In the episode titled, “The Millenium,” officials from the crosstown New York Mets, in search of a new head of scouting, meet with Costanza in attempts to lure him away from the Yankees. They tell Costanza they cannot make him an offer while the Yankees still employ him, resulting in Costanza’s attempting of a series of ludicrous undertakings that he hopes will force the Yankees to fire him.

In a lunch meeting with Steinbrenner and other high-ranking members of the organizations, Costanza walks in wearing an old Babe Ruth jersey taken from a display case in Yankee Stadium. After his co-workers question his choice, Costanza uncovers his lunch: Strawberries. Of course, he clumsily spills the berries’ juices on the uniform. Rather than use a napkin, Costanza wipes his hands on the uniform, resulting in gasps across the room after witnessing such a monstrosity to a baseball artifact.

(Side note: Kimberly Hanigan, the collections intern at the Museum this summer, said a good conservator could remove the food particles from the jersey, although the stain would never completely disappear from the wool jersey because its fibers could not rid itself from the red dye of the strawberries.)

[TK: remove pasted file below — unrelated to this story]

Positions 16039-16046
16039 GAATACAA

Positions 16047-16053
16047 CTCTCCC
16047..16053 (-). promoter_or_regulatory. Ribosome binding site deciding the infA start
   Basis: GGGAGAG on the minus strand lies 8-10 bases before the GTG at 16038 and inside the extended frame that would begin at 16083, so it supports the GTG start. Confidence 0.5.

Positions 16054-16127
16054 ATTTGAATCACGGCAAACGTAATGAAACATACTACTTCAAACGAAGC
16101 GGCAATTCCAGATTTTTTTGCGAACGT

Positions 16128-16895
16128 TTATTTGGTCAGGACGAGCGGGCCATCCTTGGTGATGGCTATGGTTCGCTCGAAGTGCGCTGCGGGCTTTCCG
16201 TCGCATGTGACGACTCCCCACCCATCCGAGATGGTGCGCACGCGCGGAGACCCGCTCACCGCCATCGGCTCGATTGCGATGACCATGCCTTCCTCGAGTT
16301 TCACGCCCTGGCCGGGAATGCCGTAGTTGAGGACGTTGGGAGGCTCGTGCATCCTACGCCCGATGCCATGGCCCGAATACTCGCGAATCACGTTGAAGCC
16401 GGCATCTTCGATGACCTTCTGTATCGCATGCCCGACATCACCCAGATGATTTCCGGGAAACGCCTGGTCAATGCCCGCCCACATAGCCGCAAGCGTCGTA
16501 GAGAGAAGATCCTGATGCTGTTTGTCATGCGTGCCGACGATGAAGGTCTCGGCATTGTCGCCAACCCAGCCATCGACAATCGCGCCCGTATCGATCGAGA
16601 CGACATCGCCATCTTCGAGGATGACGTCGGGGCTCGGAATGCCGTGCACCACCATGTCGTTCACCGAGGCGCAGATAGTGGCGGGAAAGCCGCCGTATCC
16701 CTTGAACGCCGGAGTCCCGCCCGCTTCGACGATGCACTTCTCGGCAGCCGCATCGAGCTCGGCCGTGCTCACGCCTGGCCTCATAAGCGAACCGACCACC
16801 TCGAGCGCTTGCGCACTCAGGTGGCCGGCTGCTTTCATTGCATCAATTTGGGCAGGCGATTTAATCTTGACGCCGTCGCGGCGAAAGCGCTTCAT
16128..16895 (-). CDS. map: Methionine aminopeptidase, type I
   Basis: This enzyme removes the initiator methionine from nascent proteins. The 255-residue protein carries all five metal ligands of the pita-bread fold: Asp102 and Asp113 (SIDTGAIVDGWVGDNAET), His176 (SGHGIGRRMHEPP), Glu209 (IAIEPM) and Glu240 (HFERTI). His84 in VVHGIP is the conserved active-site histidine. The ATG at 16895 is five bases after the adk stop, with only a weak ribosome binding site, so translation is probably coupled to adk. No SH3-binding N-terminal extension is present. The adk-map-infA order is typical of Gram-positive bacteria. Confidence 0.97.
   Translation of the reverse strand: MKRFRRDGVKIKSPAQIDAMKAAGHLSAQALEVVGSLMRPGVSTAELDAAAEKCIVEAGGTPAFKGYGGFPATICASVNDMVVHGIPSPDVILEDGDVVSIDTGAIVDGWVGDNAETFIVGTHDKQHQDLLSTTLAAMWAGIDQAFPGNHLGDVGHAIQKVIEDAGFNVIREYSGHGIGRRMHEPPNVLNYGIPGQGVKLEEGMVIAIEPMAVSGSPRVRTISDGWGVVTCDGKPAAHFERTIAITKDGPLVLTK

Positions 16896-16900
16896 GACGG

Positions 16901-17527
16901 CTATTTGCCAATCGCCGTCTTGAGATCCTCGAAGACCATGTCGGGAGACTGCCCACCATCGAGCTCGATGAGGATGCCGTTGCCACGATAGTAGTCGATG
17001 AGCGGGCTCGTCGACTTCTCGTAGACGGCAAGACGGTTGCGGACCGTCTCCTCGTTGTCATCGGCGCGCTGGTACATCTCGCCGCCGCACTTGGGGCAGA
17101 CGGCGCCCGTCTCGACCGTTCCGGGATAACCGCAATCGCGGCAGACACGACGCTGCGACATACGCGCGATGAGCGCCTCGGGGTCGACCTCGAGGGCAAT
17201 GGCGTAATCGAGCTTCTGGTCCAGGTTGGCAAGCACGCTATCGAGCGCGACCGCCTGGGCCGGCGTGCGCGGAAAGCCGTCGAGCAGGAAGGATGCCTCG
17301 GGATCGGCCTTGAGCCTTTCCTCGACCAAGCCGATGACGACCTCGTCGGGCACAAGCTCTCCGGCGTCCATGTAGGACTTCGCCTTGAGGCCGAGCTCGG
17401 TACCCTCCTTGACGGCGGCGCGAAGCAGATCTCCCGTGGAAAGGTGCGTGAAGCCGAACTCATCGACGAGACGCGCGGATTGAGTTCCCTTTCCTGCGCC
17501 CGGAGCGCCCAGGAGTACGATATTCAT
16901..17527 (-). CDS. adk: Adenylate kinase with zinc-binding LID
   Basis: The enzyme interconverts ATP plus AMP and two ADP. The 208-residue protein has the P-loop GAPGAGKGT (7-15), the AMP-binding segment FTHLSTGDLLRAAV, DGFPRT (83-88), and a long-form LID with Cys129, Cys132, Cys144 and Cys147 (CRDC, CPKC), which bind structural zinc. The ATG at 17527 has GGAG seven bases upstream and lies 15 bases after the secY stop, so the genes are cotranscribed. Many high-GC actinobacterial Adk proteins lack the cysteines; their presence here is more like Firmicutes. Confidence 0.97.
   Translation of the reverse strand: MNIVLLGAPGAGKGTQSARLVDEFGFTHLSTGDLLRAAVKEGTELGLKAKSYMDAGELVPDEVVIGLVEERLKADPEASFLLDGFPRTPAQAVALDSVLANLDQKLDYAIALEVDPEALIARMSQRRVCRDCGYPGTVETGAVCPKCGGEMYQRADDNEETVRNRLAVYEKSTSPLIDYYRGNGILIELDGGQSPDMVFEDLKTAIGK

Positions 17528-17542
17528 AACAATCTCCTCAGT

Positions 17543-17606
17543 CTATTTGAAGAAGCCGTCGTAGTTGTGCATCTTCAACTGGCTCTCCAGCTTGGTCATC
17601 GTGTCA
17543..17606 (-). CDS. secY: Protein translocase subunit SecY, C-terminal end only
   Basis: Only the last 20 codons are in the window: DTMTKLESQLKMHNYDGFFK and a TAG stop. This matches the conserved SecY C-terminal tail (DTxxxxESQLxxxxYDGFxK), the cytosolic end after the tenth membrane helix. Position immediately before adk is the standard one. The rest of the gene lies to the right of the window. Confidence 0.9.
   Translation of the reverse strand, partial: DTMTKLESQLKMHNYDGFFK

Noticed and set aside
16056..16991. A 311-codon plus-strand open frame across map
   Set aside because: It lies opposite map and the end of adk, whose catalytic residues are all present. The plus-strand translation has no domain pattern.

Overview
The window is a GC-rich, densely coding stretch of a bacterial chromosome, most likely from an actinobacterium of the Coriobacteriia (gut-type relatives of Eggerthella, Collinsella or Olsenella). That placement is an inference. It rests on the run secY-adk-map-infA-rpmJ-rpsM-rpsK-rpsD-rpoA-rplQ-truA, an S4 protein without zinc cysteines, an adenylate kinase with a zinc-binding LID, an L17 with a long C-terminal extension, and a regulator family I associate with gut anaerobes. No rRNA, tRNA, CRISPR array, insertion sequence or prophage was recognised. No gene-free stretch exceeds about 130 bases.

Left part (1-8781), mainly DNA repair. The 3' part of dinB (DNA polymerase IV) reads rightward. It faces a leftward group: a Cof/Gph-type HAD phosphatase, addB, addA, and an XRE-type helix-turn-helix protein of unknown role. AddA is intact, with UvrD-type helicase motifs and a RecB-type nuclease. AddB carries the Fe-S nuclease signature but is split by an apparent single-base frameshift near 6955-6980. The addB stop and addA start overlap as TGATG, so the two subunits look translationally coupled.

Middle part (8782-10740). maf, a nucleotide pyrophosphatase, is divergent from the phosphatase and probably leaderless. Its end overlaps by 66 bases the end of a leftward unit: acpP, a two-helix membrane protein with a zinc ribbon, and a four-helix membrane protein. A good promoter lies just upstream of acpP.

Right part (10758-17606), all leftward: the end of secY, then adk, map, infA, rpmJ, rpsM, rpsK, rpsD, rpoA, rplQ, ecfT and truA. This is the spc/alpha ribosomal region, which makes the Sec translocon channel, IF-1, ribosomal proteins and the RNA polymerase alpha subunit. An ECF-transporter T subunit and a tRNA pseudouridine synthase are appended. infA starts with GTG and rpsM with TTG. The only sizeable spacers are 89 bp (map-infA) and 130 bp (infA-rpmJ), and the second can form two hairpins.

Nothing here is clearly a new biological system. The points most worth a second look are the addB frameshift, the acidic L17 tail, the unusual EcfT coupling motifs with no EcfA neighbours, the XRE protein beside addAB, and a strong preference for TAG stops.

Oddly enough, Steinbrenner approves of Costanza’s actions, saying it is “exactly what the organization needed.” Later in the episode, Steinbrenner even decides to don a pair of Lou Gehrig’s pants.

After another missed attempt at getting fired which involves Costanza streaking across Yankee Stadium in a bodysuit, he decides to attach a World Series trophy by string to the back of his vehicle, which he drives around in circles in the parking lot while yelling insults at the Yankees organization through a megaphone.

(Another side note: Please do not treat baseball treasures like Costanza does)

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Steinbrenner calls Costanza into his office later that day, appearing ready to terminate his employment. A co-worker, Wilhelm, then enters the office claiming he instructed George to drive around the parking lot. Interestingly enough, the Mets offered him the same position they offered Costanza, explaining why Wilhelm hoped for the Yankees to fire him.

Costanza kept his job with the Yankees, only to finally be fired in a later episode after continuously lying to the organization about his whereabouts.

Baseball offers an escape route for so many people, whether it be struggling athletes living in destitute parts within the United States and other areas of the world, or young people who look at baseball as a way to unwind from the stressors of everyday life. The same cannot be said for Costanza, who knew that even the game he loved would force him out eventually due to his lack of good morals and proclivity for failure.


Troy Farkas was the 2016 multimedia intern in the Frank and Peggy Steele Internship Program at the National Baseball Hall of Fame and Museum